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Special session at meeting to discuss OHA strategic plan

As many of you know, in conjunction with the new executive structure, the OHA has been undergoing a strategic planning process to help chart where the organization will be going over the next four years. Toward that end, we have have been working with Janet Rechtman, a strategic planning consultant. Janet is no stranger to oral history; for years she has sat on the board of the Foxfire Fund, associated with the famous oral history-based teaching practice. Since March, she has worked closely with OHA Council to develop a document articulating our mission, vision, values and objectives, as well as a longer document outlining an action plan.

Janet will be in attendance at the OHA meeting in Oklahoma City. Saturday morning, October 12, from 8:30-9:45, she will be available in Grand Ballroom C to discuss the plan as it has evolved, and to receive feedback from OHA members and others. We welcome your input!

OHMAR happy hour in Oklahoma City

Want to meet new people and network with oral historians from your region? Join Oral History in the Mid-Atlantic Region (OHMAR) for a fun and social happy hour on Friday, October 11, in Oklahoma City. Meet up at the Skirvin Hilton lobby at 5:30pm. Email OHMAR board members Kate Scott (moc.l1635442945iamg@1635442945etak.1635442945ttocs1635442945) or Abby Perkiss (moc.l1635442945iamg@1635442945ssikr1635442945epa1635442945) for details.

See you in Oklahoma City!

Blog: Education Committee and the OHA Annual Meeting

Fall.  Besides autumn leaves and season change it is considered a time for new found ideas and shared experiences.  And of course, a new school year across ages and institutions.  Education. I’ve been thinking a lot about its meaning and what Oral History in Education means to the Oral History Association and its members. If I asked five members if they could share their understanding of Oral History in Education, I would get a different answer from each.  As Chair of the Education Committee for OHA, I grapple with this question and I wonder if the Education Committee is meeting the members’ needs. The Committee is made up of a diverse group of people working in varied institutions with K-12 students, adult students, and community members with oral history at the core of their teaching and learning.  Our views and expertise are mixed and expansive but we have found commonalities through our conversations.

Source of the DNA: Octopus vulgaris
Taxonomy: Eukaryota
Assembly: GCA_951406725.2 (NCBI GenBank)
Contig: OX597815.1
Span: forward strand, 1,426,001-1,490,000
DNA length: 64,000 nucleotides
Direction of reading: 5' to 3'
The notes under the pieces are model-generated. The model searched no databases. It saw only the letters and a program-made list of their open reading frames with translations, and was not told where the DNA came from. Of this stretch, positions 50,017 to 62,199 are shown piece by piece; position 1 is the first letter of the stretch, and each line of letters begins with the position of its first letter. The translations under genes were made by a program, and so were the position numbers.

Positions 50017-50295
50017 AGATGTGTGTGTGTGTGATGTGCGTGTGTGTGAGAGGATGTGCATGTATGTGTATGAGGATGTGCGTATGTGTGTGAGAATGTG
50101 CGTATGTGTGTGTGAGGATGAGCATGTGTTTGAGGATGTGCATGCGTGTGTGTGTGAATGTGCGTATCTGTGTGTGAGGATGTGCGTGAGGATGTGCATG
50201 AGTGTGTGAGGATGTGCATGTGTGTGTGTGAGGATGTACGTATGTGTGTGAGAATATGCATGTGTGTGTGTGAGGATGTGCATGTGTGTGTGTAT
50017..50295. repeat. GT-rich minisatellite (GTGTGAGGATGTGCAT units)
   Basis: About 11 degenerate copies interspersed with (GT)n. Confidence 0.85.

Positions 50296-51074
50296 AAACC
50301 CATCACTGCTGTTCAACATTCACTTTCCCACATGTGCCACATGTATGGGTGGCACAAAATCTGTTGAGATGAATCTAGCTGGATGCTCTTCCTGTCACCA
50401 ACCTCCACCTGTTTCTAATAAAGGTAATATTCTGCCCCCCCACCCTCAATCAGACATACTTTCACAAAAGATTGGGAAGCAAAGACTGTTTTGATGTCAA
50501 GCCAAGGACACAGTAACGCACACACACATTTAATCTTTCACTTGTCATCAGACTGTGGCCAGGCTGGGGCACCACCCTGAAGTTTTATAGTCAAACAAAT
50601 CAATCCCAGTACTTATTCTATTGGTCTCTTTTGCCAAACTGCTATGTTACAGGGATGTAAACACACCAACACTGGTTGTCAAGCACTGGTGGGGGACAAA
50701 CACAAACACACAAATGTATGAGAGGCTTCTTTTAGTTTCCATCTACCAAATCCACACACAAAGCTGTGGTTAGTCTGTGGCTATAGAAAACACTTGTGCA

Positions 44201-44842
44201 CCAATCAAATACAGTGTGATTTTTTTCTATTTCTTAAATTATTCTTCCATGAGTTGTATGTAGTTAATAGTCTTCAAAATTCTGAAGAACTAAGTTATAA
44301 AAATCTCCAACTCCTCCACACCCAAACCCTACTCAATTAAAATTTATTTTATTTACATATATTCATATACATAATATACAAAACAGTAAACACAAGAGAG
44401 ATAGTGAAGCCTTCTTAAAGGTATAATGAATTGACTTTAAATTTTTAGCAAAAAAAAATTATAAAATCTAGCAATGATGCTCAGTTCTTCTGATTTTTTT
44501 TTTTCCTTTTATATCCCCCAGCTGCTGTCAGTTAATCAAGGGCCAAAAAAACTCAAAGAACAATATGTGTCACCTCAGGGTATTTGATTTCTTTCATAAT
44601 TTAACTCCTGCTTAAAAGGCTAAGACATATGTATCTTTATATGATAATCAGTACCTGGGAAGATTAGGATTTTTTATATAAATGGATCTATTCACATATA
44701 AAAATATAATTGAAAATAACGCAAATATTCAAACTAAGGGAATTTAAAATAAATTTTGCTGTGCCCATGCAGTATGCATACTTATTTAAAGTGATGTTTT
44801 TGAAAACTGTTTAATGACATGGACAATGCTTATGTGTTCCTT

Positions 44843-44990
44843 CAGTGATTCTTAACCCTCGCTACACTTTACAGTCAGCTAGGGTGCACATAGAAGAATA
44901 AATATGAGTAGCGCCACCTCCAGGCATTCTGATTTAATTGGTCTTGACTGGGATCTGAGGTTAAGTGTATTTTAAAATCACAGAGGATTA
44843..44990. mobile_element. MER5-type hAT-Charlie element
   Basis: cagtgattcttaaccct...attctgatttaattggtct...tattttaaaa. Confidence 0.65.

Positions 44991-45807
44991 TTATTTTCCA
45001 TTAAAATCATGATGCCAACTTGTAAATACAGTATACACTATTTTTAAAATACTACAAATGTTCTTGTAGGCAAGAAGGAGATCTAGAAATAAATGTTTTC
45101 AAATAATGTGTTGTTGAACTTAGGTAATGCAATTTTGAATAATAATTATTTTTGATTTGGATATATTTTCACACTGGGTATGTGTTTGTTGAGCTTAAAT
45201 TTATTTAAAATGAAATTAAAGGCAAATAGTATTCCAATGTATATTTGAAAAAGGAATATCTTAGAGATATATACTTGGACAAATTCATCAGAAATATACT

A discussion we keep circling around is how oral history as a tool is used in the public education realm. We would like to invite you to be part of the dialogue.  If you are attending the annual meeting in Oklahoma City this year, join us on Friday, October 11 at 8:30 am in the Continental Room for a Roundtable discussion on The Transformational Power of Oral History to Invigorate Public Education.

If you can’t make the session but would like to become involved with the Education Committee, please feel free to join us for our meeting on Thursday, October 10 at 12:15 in Centennial 2.  (Check the program guide for any room changes.)

Debbie Ardemendo
Education Manager- School Programs
Apollo Theater
253 West 125th Street
New York, New York 10027
Direct: 212.531.5343
Fax: 212.749.2743
http://www.apollotheater.org

British Library-BBC ‘Listening Project’ conversations go online

The British Library has unveiled the first 355 “Listening Project” conversations, available at http://sounds.bl.uk/Oral-history/The-Listening-Project